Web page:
Career and Education Opportunities for Career Advisors in Oklahoma
Oklahoma has a population of 3,687,050, which has grown by 6.85% in the last 10 years. Nicknamed the "Sooner State," Oklahoma's capital and most populous city is Oklahoma City.
There are currently 3,210 working career advisors in Oklahoma; this should grow by 11% to about 3,560 working career advisors in the state by 2016. This is not quite as good as the national trend for career advisors, which sees this job pool growing by about 14.0% over the next eight years. In general, career advisors counsel individuals and provide group educational and vocational guidance services.
Career advisors earn approximately $19 per hour or $40,860 per year on average in Oklahoma. Nationally they average about $24 hourly or $51,050 yearly. Career advisors earn more than people working in the category of Counseling and Therapy generally in Oklahoma and more than people in the Counseling and Therapy category nationally. Jobs in this field include: academic advisement director, elementary school counselor, and career coach.
In 2008, there were a total of 2,206,469 jobs in Oklahoma. The average annual income was $35,969 in 2008, up from $34,298 in 2007. The unemployment rate in Oklahoma was 6.4% in 2009, which has grown by 2.7% since the previous year. About 20.3% of Oklahoma residents have college degrees, which is lower than the national average.
The top industries in Oklahoma include boiler, tank, and shipping container manufacturing, pump manufacturing, and oil field machinery manufacturing. Notable tourist destinations include the Oklahoma Museums Association, the Oklahoma City Museum of Art, and the Oklahoma City National Memorial & Museum.
CITIES WITH Career Advisor OPPORTUNITIES IN Oklahoma
JOB DESCRIPTION: Career Advisor
In general, career advisors counsel individuals and provide group educational and vocational guidance services.
Every day, career advisors are expected to be able to articulate ideas and problems. They need to listen to and understand others in meetings.
Similar jobs with educational opportunities in Oklahoma include:
- Child and Family Services Worker. Provide social services and assistance to improve the social and psychological functioning of children and their families and to maximize the family well-being and the academic functioning of children. May assist single parents, arrange adoptions, and find foster homes for abandoned or abused children. In schools, they address such problems as teenage pregnancy, misbehavior, and truancy. May also advise teachers on how to deal with problem children.
- Health Education Specialist. Promote, maintain, and improve individual and community health by assisting individuals and communities to adopt healthy behaviors. Collect and analyze data to identify community needs prior to planning, implementing, and evaluating programs designed to encourage healthy lifestyles, policies and environments. May also serve as a resource to assist individuals, other professionals, or the community, and may administer fiscal resources for health education programs.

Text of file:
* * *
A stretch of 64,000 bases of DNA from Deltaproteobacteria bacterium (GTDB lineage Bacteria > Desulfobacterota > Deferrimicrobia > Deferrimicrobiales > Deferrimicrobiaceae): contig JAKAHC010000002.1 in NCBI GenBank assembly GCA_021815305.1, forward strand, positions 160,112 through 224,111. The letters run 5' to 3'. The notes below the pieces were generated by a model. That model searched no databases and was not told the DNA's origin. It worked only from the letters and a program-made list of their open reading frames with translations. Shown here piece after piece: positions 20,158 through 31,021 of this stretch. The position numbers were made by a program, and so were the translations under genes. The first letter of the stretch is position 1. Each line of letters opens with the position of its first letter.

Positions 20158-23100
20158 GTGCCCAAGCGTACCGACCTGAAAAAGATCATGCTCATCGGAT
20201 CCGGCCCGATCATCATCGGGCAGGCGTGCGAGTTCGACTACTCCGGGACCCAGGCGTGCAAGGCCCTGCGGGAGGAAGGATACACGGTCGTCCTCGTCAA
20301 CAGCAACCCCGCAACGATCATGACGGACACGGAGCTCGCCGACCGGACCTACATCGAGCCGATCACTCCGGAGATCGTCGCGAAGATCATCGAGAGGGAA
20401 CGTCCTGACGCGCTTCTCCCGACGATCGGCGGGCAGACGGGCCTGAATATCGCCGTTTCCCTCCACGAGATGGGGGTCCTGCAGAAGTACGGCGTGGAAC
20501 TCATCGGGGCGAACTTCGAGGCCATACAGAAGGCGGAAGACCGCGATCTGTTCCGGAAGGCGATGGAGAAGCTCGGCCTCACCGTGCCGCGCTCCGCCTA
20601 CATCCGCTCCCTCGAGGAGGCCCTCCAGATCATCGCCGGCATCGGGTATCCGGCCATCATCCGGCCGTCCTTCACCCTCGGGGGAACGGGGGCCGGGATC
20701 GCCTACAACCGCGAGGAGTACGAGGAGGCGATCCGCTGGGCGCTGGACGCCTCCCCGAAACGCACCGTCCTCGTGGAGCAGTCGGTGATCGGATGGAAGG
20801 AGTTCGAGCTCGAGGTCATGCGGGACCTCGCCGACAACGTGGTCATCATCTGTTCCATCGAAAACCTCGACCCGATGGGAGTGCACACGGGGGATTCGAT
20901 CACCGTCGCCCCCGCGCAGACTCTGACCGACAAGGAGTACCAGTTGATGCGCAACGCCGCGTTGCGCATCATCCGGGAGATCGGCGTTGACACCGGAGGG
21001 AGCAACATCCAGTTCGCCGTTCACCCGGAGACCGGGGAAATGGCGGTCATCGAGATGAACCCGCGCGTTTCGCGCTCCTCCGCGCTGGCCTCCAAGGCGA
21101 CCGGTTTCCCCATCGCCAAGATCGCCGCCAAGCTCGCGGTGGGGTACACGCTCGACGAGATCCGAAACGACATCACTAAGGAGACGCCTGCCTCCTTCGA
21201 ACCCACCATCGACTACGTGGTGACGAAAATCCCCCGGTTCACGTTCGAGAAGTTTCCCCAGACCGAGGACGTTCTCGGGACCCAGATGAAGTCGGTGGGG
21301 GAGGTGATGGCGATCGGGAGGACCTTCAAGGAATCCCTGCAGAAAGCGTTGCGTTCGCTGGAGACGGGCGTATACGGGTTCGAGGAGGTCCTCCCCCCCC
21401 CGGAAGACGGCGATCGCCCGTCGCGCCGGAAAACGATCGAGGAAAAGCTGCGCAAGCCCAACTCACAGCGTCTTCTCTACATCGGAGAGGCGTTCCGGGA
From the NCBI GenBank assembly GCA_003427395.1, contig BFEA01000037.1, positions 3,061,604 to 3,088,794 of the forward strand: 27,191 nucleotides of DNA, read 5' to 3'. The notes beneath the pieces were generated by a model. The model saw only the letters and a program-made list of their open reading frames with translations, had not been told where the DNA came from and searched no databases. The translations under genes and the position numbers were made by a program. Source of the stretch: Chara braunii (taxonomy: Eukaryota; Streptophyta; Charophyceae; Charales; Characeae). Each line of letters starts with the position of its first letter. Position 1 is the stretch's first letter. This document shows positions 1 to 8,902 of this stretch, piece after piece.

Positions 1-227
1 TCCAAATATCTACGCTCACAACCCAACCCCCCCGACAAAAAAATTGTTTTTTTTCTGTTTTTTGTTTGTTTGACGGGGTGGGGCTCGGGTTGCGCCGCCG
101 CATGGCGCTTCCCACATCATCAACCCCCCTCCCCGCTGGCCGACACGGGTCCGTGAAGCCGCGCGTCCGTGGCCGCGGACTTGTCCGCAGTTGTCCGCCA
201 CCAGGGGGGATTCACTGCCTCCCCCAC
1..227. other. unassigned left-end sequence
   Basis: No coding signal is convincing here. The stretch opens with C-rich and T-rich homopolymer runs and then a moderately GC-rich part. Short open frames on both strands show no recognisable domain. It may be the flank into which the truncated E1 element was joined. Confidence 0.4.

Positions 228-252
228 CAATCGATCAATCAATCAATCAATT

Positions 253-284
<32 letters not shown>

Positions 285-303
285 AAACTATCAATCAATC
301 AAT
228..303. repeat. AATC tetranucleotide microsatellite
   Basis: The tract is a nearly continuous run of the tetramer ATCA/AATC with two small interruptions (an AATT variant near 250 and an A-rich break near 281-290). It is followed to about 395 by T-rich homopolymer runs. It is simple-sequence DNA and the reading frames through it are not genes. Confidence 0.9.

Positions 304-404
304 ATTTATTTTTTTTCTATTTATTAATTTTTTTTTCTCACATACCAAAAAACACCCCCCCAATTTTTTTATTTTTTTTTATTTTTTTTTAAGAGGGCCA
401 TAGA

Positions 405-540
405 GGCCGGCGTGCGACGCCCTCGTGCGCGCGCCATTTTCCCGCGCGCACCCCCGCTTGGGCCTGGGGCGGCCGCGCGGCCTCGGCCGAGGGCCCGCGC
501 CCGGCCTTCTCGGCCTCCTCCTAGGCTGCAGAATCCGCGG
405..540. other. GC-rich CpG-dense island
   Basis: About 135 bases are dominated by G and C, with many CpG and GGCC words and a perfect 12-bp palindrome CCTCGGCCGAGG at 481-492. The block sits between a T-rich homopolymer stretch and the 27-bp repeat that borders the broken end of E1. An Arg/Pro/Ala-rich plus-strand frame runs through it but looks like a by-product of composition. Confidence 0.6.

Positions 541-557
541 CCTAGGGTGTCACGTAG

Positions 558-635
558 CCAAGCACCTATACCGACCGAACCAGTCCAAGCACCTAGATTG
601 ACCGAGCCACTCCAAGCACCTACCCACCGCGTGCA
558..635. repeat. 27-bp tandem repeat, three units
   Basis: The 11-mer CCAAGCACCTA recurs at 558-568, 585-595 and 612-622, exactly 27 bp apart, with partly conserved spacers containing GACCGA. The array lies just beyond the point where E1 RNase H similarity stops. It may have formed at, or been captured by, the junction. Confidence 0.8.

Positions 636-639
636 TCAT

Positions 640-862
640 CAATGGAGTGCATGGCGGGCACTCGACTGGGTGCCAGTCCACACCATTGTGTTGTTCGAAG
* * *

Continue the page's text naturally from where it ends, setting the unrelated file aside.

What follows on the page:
- Marriage and Family Therapist. Diagnose and treat mental and emotional disorders, whether cognitive, or behavioral, within the context of marriage and family systems. Apply psychotherapeutic and family systems theories and techniques in the delivery of professional services to individuals, couples, and families for the purpose of treating such diagnosed nervous and mental disorders.
- Mental Health Counselor. Counsel with emphasis on prevention. Work with individuals and groups to promote optimum mental health. May help individuals deal with addictions and substance abuse; family, parenting, and marital problems; suicide; stress management; problems with self-esteem; and issues associated with aging and mental and emotional health.
- Probation Officer. Provide social services to assist in rehabilitation of law offenders in custody or on probation or parole. Make recommendations for actions involving formulation of rehabilitation plan and treatment of offender, including conditional release and education and employment stipulations.
- Rehabilitation Counselor. Counsel individuals to maximize the independence and employability of persons coping with personal, social, and vocational difficulties that result from birth defects, illness, or the stress of daily life. Coordinate activities for residents of care and treatment facilities. Assess client needs and design and implement rehabilitation programs that may include personal and vocational counseling, training, and job placement.
- Substance Abuse Specialist. Counsel and advise individuals with alcohol, tobacco, or other problems, such as gambling and eating disorders. May counsel individuals, families, or groups or engage in prevention programs.
LOCATION INFORMATION: Oklahoma
Oklahoma has a population of 3,687,050, which has grown by 6.85% over the past decade. Nicknamed the "Sooner State," Oklahoma's capital and biggest city is Oklahoma City. In 2008, there were a total of 2,206,469 jobs in Oklahoma. The average annual income was $35,969 in 2008, up from $34,298 the previous year. The unemployment rate in Oklahoma was 6.4% in 2009, which has grown by 2.7% since the previous year. Approximately 20.3% of Oklahoma residents have college degrees, which is lower than the national average.
The top industries in Oklahoma include boiler, tank, and shipping container manufacturing, pump manufacturing, and oil field machinery manufacturing. Notable tourist attractions include the Amateur Softball Association of Amrca NTNL Hdqrtrs, the National Cowboy & Western Heritage Museum, and the Oklahoma Museums Association.